The two whistle-blowers who made public the racist and sexist text messages that caused two school administrators to resign in 2013 filed a lawsuit in federal court last week, saying Coatesville Area School District employees retaliated against them.

According to the suit, filed last Wednesday in U.S. District Court, the employees say district officials unfairly targeted them for increased scrutiny at work, limited their duties, threatened to fire them, and denied one of them an annual raise.

A former lawyer for the employees alleged in 2013 that the pair faced harassment at work and were the targets of an internal investigation by the district's former solicitor.

A month after the text messages became public, Thomas P. Hogan, Chester County's district attorney, said school district officials were harassing the employees.

Abdallah Hawa and Teresa Powell are asking for earnings they say they lost and compensation for pain, suffering, and mental anguish, according to the lawsuit, which details some of the text messages sent between then-Superintendent Richard Como and then-athletic director Jim Donato.

Sidney L. Gold, attorney for Hawa and Powell, said his clients had exhausted their other options before the U.S. Equal Employment Opportunity Commission and the Pennsylvania Human Relations Commission, which is why they are suing the school district.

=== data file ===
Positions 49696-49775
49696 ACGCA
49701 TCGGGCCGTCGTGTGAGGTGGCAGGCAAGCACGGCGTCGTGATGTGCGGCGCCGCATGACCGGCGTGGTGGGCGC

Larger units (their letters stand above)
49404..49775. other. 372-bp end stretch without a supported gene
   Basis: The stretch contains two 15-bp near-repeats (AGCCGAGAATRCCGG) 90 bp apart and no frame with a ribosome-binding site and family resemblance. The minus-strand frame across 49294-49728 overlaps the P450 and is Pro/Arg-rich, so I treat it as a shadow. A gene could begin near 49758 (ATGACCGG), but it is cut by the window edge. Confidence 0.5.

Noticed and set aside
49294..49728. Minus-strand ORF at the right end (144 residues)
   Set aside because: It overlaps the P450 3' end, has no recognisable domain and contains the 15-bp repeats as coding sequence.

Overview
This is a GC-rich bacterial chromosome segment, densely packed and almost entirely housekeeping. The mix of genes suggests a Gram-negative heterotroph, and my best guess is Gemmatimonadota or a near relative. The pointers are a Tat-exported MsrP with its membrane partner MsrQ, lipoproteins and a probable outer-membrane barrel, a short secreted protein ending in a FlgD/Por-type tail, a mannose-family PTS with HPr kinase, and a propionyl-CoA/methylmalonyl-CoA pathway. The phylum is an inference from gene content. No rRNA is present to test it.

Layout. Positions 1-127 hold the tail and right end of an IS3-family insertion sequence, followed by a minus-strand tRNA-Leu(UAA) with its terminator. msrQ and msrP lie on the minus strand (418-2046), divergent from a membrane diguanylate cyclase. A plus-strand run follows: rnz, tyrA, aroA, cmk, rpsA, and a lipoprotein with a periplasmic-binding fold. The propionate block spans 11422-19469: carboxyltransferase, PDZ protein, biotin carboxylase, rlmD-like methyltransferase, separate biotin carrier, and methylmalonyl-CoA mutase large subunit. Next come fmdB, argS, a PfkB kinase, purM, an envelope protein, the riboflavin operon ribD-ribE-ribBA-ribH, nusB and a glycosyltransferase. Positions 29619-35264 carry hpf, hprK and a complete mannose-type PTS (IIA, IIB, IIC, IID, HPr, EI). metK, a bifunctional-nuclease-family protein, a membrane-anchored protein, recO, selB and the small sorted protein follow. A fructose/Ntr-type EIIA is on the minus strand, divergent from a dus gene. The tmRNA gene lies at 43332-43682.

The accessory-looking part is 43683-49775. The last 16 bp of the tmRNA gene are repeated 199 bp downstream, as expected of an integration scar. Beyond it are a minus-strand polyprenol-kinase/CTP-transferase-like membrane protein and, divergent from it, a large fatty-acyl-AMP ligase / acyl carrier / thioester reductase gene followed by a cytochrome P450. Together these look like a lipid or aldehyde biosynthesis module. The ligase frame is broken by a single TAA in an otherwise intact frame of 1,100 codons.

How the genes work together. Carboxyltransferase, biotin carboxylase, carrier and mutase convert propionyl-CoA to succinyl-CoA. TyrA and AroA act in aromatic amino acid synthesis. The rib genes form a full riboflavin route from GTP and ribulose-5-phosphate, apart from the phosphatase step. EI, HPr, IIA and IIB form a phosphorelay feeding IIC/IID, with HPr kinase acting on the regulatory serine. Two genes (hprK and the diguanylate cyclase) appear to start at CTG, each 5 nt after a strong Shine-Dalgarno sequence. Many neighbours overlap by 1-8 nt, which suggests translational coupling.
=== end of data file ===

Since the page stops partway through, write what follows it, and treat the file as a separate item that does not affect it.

The district's solicitor did not respond to requests for comment Tuesday afternoon. School officials referred all questions to the solicitor.

Hawa, 54, was director of technology when he found the messages on the administrators' cellphones. He has worked for the district for 18 years.

He said school district officials forced him to turn over confidential network passwords, and he feared he would be fired if he did not comply.

Powell, 44, was the middle schools director and has worked for the district for 13 years.

She said the current superintendent, Cathy Taschner, specifically excluded her from being eligible for a promotion to become the district's second assistant superintendent.

The school district wanted candidates to have six years of experience as a curriculum director, the lawsuit says. Powell had five.

Powell also said she was denied a 4 percent salary increase with no explanation from the district.